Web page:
Here are some useful questions and answers:
Who can be my sponsor?
Anyone who is :
- a practising Roman Catholic
- over 16 years of age
- not your own mother or father
Your sponsor is someone who stands beside you at your Confirmation to present you to the Bishop. They undertake to take an interest in your journey of faith.
What about the Confirmation name?
You do not actually have to have a new “Confirmation name” but most people do. The idea is that you choose the name of a saint who will be your special patron. You must therefore know something about the saint and why you are inspired by him or her. We will help you in this during the course of the preparation programme.
What do I have to wear for my Confirmation?
You are not required to wear any specific uniform for Confirmation. You should dress smartly as for a special occasion. Although it would be quite in order to have some new clothes for the occasion, the most important thing is how you are prepared inside. What matters is not your external appearance but the state of your soul.
Do I have to go to Confession?
Yes. You should go to Confession regularly anyway. If it has been a long time since you went, we will help you to prepare and you are sure to find it a very rewarding experience.
What if I cannot go to the lessons?
If there is a very serious reason or if you are genuinely ill, your parents can contact the catechist in charge to make your excuses. However, on an ongoing basis, it is important that you do not arrange outings that clash with your lessons for Confirmation and you must do your bit to keep those times free. If anyone were to miss the lessons without good reason, they would not be properly prepared to receive the sacrament.
What the Church teaches:
The following are taken from the catechism of the Catholic Church (the numbers refer to the paragraphs in the document, should you wish to look them up and read further – there is a link to the Catechism in the “Links” page):
1285 Baptism, the Eucharist, and the sacrament of Confirmation together constitute the “sacraments of Christian initiation,” whose unity must be safeguarded. It must be explained to the faithful that the reception of the sacrament of Confirmation is necessary for the completion of baptismal grace. For “by the sacrament of Confirmation, [the baptised] are more perfectly bound to the Church and are enriched with a special strength of the Holy Spirit. Hence they are, as true witnesses of Christ, more strictly obliged to spread and defend the faith by word and deed.”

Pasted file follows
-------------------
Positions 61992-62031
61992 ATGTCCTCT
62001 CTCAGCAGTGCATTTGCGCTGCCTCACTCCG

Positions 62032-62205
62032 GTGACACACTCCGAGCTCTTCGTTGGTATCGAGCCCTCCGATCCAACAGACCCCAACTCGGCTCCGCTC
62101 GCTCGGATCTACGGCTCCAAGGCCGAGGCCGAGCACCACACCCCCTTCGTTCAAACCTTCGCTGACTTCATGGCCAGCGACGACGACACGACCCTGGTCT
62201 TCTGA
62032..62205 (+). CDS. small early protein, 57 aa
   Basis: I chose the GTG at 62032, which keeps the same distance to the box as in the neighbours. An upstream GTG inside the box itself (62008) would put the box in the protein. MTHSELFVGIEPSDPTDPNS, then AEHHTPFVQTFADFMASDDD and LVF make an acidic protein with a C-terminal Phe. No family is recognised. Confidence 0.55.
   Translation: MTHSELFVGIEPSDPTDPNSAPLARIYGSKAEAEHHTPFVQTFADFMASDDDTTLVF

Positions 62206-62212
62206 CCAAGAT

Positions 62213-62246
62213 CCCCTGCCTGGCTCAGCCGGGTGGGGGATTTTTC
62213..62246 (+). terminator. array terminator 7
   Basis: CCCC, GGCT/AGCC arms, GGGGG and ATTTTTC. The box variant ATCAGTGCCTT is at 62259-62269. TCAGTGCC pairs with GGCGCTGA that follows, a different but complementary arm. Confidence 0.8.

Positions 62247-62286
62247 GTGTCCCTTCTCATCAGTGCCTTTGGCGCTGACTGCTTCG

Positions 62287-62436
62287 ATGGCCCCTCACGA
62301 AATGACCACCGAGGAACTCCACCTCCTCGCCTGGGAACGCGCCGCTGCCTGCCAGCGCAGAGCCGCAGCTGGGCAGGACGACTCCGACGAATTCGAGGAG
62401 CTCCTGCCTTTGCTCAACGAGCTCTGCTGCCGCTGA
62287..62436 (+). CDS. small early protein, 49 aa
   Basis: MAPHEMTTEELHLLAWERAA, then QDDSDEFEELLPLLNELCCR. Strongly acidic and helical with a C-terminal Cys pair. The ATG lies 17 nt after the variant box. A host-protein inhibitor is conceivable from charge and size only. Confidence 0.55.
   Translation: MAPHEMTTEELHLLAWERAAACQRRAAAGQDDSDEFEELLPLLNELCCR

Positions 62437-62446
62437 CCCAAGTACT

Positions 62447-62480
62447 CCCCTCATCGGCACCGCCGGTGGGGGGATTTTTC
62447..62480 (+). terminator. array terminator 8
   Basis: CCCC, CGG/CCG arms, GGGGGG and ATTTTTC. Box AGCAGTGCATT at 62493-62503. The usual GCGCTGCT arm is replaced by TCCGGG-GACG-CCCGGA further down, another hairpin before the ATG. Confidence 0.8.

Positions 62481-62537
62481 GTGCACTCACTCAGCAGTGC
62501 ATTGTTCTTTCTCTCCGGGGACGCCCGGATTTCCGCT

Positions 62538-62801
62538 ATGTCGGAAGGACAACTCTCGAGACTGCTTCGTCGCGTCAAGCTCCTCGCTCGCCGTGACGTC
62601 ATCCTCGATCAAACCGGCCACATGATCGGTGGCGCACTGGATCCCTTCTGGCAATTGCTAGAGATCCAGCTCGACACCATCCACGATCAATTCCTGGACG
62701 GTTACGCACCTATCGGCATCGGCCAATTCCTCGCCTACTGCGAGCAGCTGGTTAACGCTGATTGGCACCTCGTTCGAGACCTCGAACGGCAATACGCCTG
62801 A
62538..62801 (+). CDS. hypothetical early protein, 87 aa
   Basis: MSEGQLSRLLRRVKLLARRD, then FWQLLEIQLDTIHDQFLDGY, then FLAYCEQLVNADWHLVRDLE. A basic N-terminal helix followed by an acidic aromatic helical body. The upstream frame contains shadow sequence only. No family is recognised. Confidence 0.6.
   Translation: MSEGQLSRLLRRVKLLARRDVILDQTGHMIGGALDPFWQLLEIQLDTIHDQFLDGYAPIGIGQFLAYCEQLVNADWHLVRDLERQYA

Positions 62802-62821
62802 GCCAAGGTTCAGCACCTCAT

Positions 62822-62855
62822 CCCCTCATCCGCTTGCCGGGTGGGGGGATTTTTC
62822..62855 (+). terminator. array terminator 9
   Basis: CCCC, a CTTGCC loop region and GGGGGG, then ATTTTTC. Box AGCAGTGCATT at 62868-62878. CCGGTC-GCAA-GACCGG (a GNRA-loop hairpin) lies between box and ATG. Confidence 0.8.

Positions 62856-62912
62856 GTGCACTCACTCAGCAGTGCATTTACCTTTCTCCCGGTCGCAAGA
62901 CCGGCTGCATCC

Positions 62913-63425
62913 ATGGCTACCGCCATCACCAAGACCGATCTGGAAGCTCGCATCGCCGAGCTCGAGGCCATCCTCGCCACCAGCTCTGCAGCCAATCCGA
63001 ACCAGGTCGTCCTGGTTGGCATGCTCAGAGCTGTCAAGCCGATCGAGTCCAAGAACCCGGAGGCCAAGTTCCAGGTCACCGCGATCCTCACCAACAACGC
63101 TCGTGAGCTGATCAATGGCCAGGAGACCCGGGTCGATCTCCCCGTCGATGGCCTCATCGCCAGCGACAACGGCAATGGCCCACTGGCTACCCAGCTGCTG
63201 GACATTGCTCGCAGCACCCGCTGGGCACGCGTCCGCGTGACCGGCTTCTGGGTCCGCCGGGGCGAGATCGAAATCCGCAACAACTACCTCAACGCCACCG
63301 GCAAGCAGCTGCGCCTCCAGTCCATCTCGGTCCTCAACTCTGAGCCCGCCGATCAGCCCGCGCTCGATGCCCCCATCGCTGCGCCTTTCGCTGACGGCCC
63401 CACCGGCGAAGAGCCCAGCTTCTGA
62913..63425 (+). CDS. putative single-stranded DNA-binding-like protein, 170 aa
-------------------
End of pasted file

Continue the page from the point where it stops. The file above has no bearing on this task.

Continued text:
1286 In the Old Testament the prophets announced that the Spirit of the Lord would rest on the hoped-for Messiah for his saving mission. The descent of the Holy Spirit on Jesus at his baptism by John was the sign that this was he who was to come, the Messiah, the Son of God. He was conceived of the Holy Spirit; his whole life and his whole mission are carried out in total communion with the Holy Spirit whom the Father gives him “without measure.”
1287 This fullness of the Spirit was not to remain uniquely the Messiah’s, but was to be communicated to the whole messianic people. On several occasions Christ promised this outpouring of the Spirit, a promise which he fulfilled first on Easter Sunday and then more strikingly at Pentecost. Filled with the Holy Spirit the apostles began to proclaim “the mighty works of God,” and Peter declared this outpouring of the Spirit to be the sign of the messianic age. Those who believed in the apostolic preaching and were baptised received the gift of the Holy Spirit in their turn.
1288 “From that time on the apostles, in fulfilment of Christ’s will, imparted to the newly baptised by the laying on of hands the gift of the Spirit that completes the grace of Baptism. For this reason in the Letter to the Hebrews the doctrine concerning Baptism and the laying on of hands is listed among the first elements of Christian instruction. The imposition of hands is rightly recognised by the Catholic tradition as the origin of the sacrament of Confirmation, which in a certain way perpetuates the grace of Pentecost in the Church.”
1289 Very early, the better to signify the gift of the Holy Spirit, an anointing with perfumed oil (chrism) was added to the laying on of hands. This anointing highlights the name “Christian,” which means “anointed” and derives from that of Christ himself whom God “anointed with the Holy Spirit.” This rite of anointing has continued ever since, in both East and West. For this reason the Eastern Churches call this sacrament Chrismation, anointing with chrism, or myron which means “chrism.” In the West, the term Confirmation suggests that this sacrament both confirms and strengthens baptismal grace.